- Author: Emily Matthews
Book online «Catching Sam: Book 2 of 5: The MacDonald Brothers Emily Matthews (good books for high schoolers .TXT) 📖». Author Emily Matthews
The MacDonald Brothers—Book Two
First Edition published March 2021
Copyright © 2021 Emily Matthews
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Sam MacDonald sat in a downtown sports bar, knowing exactly how this night would end.
“I don’t know why I let you talk me into shit like this.” Sam sat across from his brother Jake, watching the Knicks game on one of fifty big-screen TVs mounted on the wall. It was the finals, and Sam thought they were both interested in rooting for their home team, but Jake clearly had other things on his mind.
“Because you love me and want to spend time with me?” Jake asked innocently, batting his eyelashes.
“You invited me to come watch the game and have a couple of beers. You didn’t say anything about going out to do it.”
“What? I didn’t know you were a hermit now. We are having beers, and we are watching the game.” He took an obligatory glance at the nearest TV.
“I’m watching the game. You’re watching the woman at that table over there.”
Jake’s gaze snapped back to Sam. “What?” he asked, cupping his hand around his ear and pretending he couldn’t hear. Sam rolled his eyes.
“You better be careful, bro, or you’re going to die alone. It won’t kill you to get out and meet some new people,” said Jake. It didn’t take long before his eyes wandered back to the woman he’d been checking out.
“I swear if you leave me…” The words no sooner left Sam’s mouth when the woman got up to go to the bar. Jake was hot on her heels. “Shit,” Sam muttered into his glass. “I’m gonna kill that kid.”
Sam was only three years older than Jake, but he’d taken on the role of father early in life, and it was hard to let go. He’d become the man of the house at fourteen after their father passed away unexpectedly. Since that day, he’d been looking after his mother and four younger brothers.
How this night ended would be no surprise. Jake would meet a woman, make up some bullshit excuse to leave with her, and Sam would get stuck with the bill and no ride home. This was why he hated going out with Jake.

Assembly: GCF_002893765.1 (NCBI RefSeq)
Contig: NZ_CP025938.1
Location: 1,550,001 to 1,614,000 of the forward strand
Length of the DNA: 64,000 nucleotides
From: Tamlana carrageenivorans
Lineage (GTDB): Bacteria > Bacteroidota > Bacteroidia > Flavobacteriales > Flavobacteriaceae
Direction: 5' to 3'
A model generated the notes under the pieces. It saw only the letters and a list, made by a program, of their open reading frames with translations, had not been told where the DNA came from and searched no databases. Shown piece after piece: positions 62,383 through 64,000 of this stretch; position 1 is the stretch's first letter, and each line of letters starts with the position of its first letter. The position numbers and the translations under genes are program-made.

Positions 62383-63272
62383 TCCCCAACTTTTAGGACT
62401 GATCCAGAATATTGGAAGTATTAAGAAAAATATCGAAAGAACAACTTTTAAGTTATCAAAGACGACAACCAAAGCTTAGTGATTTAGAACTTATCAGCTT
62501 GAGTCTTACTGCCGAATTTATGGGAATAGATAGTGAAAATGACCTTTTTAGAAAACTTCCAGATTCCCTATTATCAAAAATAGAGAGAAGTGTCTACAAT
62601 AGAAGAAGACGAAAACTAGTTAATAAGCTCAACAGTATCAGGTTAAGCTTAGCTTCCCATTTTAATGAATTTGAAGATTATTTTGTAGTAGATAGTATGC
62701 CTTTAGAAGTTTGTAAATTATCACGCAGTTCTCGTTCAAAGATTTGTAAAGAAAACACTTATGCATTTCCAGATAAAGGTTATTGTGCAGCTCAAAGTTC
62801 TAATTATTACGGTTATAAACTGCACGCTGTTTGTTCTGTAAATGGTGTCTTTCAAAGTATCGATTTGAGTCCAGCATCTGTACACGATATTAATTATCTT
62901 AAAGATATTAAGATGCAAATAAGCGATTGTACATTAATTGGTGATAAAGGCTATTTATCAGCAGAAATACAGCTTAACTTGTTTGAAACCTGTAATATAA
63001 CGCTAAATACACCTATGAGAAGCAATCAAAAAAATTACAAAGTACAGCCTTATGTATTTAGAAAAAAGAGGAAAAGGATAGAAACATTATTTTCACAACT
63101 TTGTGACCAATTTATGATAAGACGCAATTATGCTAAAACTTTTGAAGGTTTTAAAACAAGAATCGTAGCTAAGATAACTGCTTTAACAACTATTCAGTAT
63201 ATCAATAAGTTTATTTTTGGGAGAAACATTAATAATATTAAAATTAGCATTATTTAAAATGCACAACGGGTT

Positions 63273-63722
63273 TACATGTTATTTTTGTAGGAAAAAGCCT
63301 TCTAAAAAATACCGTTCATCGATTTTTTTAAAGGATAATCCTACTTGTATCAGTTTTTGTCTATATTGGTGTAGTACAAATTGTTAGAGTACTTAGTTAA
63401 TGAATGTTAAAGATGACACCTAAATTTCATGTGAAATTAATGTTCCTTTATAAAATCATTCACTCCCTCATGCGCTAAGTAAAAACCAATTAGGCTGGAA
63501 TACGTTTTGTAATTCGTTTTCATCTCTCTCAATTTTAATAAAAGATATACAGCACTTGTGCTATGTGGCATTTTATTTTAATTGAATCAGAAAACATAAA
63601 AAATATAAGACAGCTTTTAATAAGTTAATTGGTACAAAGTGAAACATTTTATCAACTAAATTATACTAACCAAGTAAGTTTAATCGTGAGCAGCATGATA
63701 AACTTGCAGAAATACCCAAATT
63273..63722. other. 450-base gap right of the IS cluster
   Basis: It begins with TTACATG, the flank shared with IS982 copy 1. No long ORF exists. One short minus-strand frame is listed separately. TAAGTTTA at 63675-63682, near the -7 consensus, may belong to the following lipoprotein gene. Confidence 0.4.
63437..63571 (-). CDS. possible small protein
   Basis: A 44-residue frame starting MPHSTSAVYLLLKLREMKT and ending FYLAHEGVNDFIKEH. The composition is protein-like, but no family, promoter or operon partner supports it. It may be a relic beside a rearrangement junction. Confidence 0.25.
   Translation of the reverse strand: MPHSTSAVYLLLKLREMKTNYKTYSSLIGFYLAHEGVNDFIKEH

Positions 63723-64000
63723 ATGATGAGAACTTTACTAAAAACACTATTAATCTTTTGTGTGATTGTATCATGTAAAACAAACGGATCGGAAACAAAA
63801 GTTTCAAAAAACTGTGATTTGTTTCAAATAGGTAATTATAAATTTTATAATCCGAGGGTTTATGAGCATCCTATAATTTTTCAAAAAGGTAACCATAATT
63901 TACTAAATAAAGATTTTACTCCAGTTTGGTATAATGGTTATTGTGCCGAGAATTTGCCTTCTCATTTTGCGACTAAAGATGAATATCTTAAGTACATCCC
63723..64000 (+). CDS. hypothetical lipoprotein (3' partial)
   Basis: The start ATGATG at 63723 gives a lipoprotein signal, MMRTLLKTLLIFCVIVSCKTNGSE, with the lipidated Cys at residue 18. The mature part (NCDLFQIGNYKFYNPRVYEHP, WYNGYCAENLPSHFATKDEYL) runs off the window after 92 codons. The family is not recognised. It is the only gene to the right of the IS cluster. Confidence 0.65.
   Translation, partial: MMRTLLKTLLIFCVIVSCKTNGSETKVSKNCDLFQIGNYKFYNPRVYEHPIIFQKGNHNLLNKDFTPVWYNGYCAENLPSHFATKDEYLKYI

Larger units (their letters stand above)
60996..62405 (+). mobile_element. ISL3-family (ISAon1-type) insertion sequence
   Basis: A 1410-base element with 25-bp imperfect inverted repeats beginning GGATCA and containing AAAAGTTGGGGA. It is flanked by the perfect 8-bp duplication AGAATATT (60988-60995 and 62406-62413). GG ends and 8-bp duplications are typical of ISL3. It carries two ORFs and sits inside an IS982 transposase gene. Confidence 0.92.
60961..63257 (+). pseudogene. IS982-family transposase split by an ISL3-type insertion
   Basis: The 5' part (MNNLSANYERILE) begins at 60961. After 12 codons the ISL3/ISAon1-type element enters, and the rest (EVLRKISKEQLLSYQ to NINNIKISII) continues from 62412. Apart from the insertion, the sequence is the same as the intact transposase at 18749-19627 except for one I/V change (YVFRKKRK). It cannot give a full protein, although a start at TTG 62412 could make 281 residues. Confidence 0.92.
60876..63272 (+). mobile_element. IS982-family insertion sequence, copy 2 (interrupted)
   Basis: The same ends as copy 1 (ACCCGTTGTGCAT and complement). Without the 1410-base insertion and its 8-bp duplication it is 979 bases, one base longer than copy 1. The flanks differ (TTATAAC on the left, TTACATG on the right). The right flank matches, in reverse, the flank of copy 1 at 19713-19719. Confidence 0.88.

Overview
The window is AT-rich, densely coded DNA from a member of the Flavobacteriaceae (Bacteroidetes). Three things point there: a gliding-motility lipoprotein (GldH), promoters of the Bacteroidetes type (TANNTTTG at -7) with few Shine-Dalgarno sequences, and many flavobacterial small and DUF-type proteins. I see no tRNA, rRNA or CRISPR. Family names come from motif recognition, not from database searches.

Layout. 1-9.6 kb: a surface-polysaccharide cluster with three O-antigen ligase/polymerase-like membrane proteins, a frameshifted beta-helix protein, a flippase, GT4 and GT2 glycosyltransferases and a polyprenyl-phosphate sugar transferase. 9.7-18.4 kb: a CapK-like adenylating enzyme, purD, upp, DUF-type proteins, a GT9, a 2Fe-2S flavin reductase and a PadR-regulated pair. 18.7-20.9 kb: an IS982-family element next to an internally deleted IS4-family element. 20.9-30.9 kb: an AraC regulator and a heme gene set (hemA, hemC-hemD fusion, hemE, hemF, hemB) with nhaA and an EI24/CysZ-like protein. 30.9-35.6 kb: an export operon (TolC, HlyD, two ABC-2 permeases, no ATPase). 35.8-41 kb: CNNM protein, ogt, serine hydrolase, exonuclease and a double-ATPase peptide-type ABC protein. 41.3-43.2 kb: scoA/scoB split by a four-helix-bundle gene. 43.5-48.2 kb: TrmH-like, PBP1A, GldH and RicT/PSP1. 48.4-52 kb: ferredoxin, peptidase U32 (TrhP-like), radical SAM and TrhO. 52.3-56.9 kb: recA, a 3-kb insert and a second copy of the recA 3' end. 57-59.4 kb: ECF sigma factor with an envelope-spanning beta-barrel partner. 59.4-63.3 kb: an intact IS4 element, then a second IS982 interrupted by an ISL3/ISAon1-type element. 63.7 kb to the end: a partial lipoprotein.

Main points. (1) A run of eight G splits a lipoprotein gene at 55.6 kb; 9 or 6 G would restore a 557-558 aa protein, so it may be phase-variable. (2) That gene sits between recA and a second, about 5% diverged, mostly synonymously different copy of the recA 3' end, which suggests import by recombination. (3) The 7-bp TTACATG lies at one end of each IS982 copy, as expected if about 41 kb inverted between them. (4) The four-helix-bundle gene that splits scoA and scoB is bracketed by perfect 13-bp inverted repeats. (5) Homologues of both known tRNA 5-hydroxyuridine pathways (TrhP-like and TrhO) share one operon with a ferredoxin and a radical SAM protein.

Jake was chatting it up with the woman at the bar, and Sam could hear her raucous laugh from across the room. He wondered how she could breathe in her painted-on jeans. His brother had the oddest taste in women.
Resigned, he took another swig of his beer and turned his attention back to the game.
“You like the Knicks or the Blazers?” a female voice cooed. He smelled her before he saw her. The overpowering scent of flowers made his nose itch.
“The Knicks.” Jake had also failed to mention it was ladies’ night, which meant hardly anyone was here to watch a game.
“Oh, of course. Because you’re from New York. Duh, Amy,” she said, apparently referring to herself in the third person. Annoying.
“What makes you think I’m from New York?” Sam asked, even though he knew the answer.
“Everyone knows you’re from New York, Sam. You are Sam MacDonald, aren’t you? Most eligible bachelor in Seattle?” He could see she was beginning to doubt herself at his lack of reaction. She blinked furiously, as if bringing him into focus would clarify the confusion.
“Oh, no. I get that a lot, but my name’s Ted. I’m the night manager at the Bellevue Target.” He felt bad lying, but the white lie seemed nicer than telling her to bug off.
“Oh.” Her smile fell. “Well, still, do you mind if I sit and watch with you?”
“Sorry. My brother’s coming right back, and then we’re leaving.” He offered a weak smile. This was her chance to bail without looking like a jerk, and she took it.
Muttering “Nice to meet you,” she hurried off as quickly as her sky-high heels would take her. Guess beer with Ted wasn’t as enticing as beer with Sam MacDonald.
When the commercials started, he glanced around the room and landed on the woman who had accompanied Jake’s new friend. She was looking at her watch, tapping her foot, and no doubt wondering how long she had to wait before she could leave her friend.
She stood out from the other women at the bar. Her legs and cleavage were covered, her heels were only two inches rather than four, and her makeup was subtle, not slathered on with a trowel. There was an air of class and dignity about her. He got the impression she was a professional of some sort. Maybe a lawyer. Bright blond hair fell in waves below her shoulders, soft and touchable. Something a man could run his fingers through without getting all tangled up in hairspray.
They made eye contact, and she gave a sympathetic smile. She had blue eyes—blue like his mother’s hydrangeas. He smiled back and rolled his eyes. She chuckled and shrugged her shoulders in a what-are-ya-gonna-do kind of way.
Was she flirting? Probably, but that was nothing new to Sam. He’d inherited his father’s good looks, and women were always coming on to him. The money didn’t hurt either.
Sam’s problem wasn’t that he didn’t like women. He liked most of them just fine. His problem was that he didn’t trust them.
As a well-known entrepreneur and co-founder of one of the most successful companies in the country, if not the world, he didn’t want for much. As one local magazine described it, he had more money than God.
He also had a horrible track record of miscalculating intentions and incorrectly deciphering motives. At least when it came to women. He’d been burned too many times to count, and it had left him with a cynical streak the size of Texas.
Thirty-eight was getting up there, though, and while he often thought about finding a woman he could settle down with, meeting one who was interested